The images themselves are generally very sharp, with just the odd lapse in focus allowable in view of the distances involved, with superb detail at times. There is an oblique angle shot for instance of Perth with a fire burning in the Darling Range and I swear you can pinpoint landmarks in the picture. Obviously the fact that the imagery is shot from space means that shadow detail is a non-issue entirely. Clarity is generally pretty good too, with only the obligatory issues arising from the inherently more "grainy" appearance of the native NTSC format. There are no problems with grain nor low level noise in the transfer.

    There is a terrific range of colours in the images, which come up very well indeed in this vibrant transfer. Tones are superbly handled with plenty of saturation. Of course there are a few let downs here and there but these are going to be source material related rather than mastering problems. There is no evidence at all of any problems with oversaturation, colour bleed or any other imperfection worth naming.

    Apart from the shimmer issue mentioned, there are no problems with the transfer at all: no MPEG artefacts, no film-to-video artefacts and no film artefacts. Whilst it might sound like I am overly praising Ralph LaBarge, he really does do a good job with the mastering in general. But then again, he has written a book on the subject! No, really, he has - it's called DVD Authoring & Production.

    This is apparently a Dual Layer formatted DVD, since I did not manage to locate a layer change. If there is a layer change, it would most likely be during one of the black scene breaks between the various musical tracks and as such is completely non-disruptive to the flow of the programme.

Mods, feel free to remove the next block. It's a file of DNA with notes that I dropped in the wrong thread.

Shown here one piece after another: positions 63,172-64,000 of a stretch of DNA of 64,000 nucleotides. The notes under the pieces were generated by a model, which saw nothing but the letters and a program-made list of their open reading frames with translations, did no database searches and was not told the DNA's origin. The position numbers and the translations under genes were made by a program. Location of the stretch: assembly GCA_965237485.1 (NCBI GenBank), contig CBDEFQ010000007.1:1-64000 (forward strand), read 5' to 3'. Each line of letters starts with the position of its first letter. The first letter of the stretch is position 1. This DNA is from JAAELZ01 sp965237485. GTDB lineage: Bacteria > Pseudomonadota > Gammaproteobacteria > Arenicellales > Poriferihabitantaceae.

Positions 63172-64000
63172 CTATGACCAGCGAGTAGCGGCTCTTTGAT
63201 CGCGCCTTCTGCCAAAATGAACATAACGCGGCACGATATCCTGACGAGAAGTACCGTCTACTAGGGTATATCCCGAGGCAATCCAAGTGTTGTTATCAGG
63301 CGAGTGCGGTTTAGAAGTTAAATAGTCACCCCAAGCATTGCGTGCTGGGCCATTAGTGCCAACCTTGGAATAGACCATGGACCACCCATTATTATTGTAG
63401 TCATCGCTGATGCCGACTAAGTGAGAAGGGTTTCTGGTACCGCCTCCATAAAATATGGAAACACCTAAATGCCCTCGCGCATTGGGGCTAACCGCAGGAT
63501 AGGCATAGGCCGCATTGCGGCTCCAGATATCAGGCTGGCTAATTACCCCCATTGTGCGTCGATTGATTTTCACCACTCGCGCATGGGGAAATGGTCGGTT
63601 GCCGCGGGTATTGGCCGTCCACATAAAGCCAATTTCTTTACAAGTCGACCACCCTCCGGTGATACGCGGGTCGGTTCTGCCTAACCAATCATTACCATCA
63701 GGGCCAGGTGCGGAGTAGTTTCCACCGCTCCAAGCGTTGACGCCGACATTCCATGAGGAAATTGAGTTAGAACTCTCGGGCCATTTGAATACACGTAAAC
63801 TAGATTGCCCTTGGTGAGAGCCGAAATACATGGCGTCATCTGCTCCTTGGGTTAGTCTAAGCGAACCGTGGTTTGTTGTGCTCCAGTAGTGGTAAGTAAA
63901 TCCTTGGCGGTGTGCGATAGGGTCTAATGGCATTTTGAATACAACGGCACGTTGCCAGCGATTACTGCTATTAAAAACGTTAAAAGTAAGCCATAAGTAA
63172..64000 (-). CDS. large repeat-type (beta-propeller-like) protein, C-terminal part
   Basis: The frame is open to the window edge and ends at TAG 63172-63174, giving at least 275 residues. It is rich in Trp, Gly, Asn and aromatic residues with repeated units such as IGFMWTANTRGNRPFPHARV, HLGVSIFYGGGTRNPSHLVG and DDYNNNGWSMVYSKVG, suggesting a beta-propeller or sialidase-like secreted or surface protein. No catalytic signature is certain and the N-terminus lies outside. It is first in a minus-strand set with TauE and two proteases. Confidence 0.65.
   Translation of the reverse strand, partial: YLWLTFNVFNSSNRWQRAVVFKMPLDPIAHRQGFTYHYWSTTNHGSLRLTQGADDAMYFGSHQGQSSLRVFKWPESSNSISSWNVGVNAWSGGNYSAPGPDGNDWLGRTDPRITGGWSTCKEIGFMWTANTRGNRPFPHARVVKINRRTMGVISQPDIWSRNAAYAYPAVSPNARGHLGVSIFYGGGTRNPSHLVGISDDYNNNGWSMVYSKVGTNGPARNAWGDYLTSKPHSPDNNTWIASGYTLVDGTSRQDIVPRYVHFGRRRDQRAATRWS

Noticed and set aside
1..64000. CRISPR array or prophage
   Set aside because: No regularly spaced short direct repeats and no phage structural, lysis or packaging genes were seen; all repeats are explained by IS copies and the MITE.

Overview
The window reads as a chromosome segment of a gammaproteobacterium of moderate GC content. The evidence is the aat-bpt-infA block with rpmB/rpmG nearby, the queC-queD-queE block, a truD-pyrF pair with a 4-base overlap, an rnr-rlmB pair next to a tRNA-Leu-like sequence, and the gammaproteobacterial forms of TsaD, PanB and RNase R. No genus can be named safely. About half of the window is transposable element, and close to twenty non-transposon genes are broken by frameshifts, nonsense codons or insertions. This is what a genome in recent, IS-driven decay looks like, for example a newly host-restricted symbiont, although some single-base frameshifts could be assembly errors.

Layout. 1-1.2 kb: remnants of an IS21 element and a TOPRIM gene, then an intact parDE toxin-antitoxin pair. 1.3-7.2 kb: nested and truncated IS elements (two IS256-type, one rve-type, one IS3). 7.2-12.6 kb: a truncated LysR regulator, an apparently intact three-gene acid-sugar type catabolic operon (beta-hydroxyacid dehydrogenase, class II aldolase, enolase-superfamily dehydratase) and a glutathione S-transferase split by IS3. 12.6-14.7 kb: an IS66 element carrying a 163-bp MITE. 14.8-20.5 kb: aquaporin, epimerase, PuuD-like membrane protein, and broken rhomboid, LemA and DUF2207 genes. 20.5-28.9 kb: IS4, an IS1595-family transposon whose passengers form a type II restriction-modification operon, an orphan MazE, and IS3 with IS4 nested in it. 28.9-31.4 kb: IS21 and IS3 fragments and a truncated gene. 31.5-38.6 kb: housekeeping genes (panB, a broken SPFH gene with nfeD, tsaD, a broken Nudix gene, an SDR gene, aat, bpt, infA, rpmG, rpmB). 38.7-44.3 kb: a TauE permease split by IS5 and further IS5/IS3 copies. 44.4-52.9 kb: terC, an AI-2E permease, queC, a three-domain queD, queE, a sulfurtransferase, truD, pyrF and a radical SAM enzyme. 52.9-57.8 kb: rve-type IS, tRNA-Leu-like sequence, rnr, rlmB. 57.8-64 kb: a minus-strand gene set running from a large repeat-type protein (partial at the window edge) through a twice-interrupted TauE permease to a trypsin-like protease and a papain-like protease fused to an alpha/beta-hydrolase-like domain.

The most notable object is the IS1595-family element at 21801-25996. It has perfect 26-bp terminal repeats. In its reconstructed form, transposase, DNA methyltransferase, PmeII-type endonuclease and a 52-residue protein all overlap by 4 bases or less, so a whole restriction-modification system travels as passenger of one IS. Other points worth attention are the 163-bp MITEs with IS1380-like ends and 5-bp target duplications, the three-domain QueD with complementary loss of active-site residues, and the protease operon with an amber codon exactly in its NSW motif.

There is just the one subtitle option on the DVD and it is in English. All it does is provide a brief description of what you are seeing on screen and the mission number the scene was recorded on, and this appears for the first few seconds of each chapter point.

Video Ratings Summary
Shadow Detail
Film-To-Video Artefacts
Film Artefacts


    There are three soundtracks on this DVD, comprising the music in a choice of Dolby Digital 5.1, dts 5.1 and Dolby Digital 2.0. I listened to all three soundtracks and can honestly say they are extremely good.

    The music was written and performed by David Hudson, and a terrific collection of ethereal ambient music it is too, based upon traditional Aboriginal themes by the sounds of it. As already indicated, it does a terrific job of emphasising the imagery and evoking the spirit of the Dreamtime stories.

    Basically, all soundtracks are very good with not much to choose between them. Obviously you would go with either of the six channel efforts if you have the right gear, but if all you can handle is the two channel offering, don't despair, as it does its job very well. All soundtracks present the music very well indeed, and are free from any noticeable problems of any kind. The dts soundtrack seems to have just a little bit more body to the sound, and does not have the slight bassiness to the sound that the Dolby Digital 5.1 soundtrack has. There is evidence of bass reverb during the dts soundtrack during track three.

Audio Ratings Summary
Audio Sync
Surround Channel Use


    Very similar in content and presentation to Planet Earth: Oceania, this is another educational delight in every way.


    Rather nice looking overall, neat and tidy. The main menu has audio and animation enhancement which is quite good.